There are, of course, other entrants in the enterprise convergence market outside the big three, Cisco, Lucent and Nortel. Last month Eircom (formally Telecom Eirann, the Irish telecoms company) signed a deal to sell, market and support Interactive Intelligence's all-in-one communications software solution, known as the Enterprise Interaction Center (EIC).
Des White, product manager for Business Systems at Eircom, said: "EIC's open, software based interaction management platform will allow us to respond faster to our customers' needs, including those with planned or existing web initiatives. EIC's built-in web Chat, web Callback, and voice-over-internet capabilities will enable our customers to ramp up faster than their rivals, giving them a critical head start."
EIC is said to be a unified communications solution that virtually eliminates the type of integration efforts associated with traditional computer telephony. The savings are said to come from phone, fax, email and web interactions via a single server, and the better service delivery based on EIC, which allows firms to manage customer interactions more efficiently.
EIC replaces many proprietary devices, including automatic call distributors, interactive voice response systems, web gateways and CTI middleware systems. This solution is aimed at the enterprise and call centre markets, but VARs should be aware of the transition issues and remember that it is applications that will drive this market. Distance learning is one of the key applications for which convergence is highlighted.
For the future, up and coming firms such as Cyras, run by ex-employees of Fibrelane - which subsequently split into Cerant and Siara before these were sold to Cisco and Redback Networks for $7.2bn and $10bn respectively - are bringing cheaper convergence infrastructures to market.
Cyras claims it will sell - at about $100,000 - a box that will replace four or five traditional networking and telecoms boxes delivering voice and data over optical fibre. The company plans to roll out its first equipment in the next six to eight months. The US market for convergence equipment is expected to be worth $20bn this year.
Elsewhere, and ironically given the recent news that it is pulling out of high-end networking, 3Com's Santa Clara-based Convergence Lab tests and demonstrates a broad range of converged networking products.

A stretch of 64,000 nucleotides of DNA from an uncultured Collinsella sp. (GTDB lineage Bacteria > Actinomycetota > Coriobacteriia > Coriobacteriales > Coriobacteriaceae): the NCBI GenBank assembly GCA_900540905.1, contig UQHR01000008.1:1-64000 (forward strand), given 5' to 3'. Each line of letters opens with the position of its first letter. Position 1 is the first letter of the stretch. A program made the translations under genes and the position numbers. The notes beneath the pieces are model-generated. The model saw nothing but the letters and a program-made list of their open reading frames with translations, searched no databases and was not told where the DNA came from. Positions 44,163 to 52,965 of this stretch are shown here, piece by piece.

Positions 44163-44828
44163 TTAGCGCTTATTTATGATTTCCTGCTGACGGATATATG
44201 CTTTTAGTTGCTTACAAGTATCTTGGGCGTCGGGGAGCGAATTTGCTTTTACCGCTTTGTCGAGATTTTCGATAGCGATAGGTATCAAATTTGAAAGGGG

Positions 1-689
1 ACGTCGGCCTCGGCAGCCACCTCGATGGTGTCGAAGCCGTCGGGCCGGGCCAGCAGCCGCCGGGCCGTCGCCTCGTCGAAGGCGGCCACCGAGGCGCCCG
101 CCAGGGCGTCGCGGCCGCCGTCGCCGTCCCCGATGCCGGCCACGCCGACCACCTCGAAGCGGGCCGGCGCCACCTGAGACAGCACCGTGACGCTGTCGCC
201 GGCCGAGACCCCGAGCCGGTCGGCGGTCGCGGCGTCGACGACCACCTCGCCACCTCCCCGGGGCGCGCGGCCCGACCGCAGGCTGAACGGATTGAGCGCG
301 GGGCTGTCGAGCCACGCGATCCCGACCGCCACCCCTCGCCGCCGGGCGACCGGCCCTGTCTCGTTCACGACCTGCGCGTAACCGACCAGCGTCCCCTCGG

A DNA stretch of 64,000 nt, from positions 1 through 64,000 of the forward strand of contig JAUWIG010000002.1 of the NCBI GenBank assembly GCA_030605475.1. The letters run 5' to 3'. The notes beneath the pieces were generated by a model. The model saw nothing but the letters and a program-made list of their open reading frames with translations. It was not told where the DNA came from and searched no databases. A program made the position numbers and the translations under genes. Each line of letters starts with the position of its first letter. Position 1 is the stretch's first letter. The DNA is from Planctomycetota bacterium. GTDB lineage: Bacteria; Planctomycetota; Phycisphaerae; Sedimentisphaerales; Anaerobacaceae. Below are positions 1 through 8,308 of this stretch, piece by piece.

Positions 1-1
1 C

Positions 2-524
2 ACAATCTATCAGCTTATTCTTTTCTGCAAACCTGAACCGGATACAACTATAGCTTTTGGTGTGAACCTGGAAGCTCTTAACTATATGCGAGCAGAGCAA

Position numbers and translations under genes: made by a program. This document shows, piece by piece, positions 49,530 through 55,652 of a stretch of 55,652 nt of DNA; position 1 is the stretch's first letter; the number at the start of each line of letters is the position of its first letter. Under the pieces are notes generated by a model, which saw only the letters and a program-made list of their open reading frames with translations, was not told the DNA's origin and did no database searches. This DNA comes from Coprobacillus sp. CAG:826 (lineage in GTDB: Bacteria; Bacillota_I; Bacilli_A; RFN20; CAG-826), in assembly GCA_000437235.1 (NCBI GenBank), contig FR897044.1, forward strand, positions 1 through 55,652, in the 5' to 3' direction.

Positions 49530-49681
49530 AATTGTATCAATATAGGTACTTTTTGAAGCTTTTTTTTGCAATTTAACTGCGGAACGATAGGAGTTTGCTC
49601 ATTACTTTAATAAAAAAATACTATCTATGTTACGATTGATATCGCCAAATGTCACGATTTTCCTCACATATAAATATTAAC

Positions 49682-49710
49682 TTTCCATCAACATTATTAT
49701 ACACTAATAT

The Lab's LANs consist of ATM and Gigabit Ethernet backbones with switched Ethernet to the desktop. WANs featured include virtual private networks, Frame Relay, T1/T3, ATM and ISDN as well as cable modems, xDSL and modems for remote access. It also demonstrates SANs based on Fibre Channel technology.
The Lab uses these infrastructures to demonstrate streaming video - including video on demand and multicast video, video conferencing and integrated telephony - and traditional critical applications. But the fact that there are more products in the Lab than in the market shows the nascent nature of the sector.
Open to persuasion
Corporates will remain interested but sceptical about convergence until the telecoms and networking companies prove themselves able to deliver quality of service to agreed standards.
Cisco says in one of its briefing documents: "One of the most promising uses for IP networks is to allow sharing of voice traffic with the traditional data and LAN-to-LAN traffic. Typically, this can help reduce transmission costs by reducing the number of network connections, sharing existing connections and infrastructure." Alas, today it remains a promise.
The correct strategy for resellers is to watch the market and think about the value they can bring to the party once convergence products really hit the market and corporates become less sceptical.
While the telecoms and networking companies fight the convergence war, the captains of UK industry are unlikely to want to get dragged into the battle. While most now own mobile phones, they don't trust the internet, and in a complex telecoms market they may not be willing to withstand the upheaval and risk of deploying convergence technology.
In 1994, a group of UK IT journalists were invited to a video press conference with some senior people from Tandem computers. They trooped down to a BT building in the City, sat in an airless room and watched a screen on which shaky pictures were delivered via satellite from California. If they wanted to ask a question they had to stand up and shout into a microphone built into the table. BT would neither confirm nor deny that the conference cost it £25,000 for one hour.
To stream video, voice and data over IP is cheaper these days, but the quality hasn't improved much. While corporates like the idea of saving money on their phone calls, spending all day pressing the redial button is not an option. The technology to make convergence work is coming. Meanwhile, keep your eyes peeled and your powder dry.
- Convergence is a hard sell to big corporates, which already have many other technologies being pushed at them.
- A much clearer business case needs to be made for new technologies than before.
- Cisco, Nortel and Lucent are the main enterprise convergence players, but a number of other companies are entering the market.
- Resellers should watch the market and decide what they can bring to it when it takes off.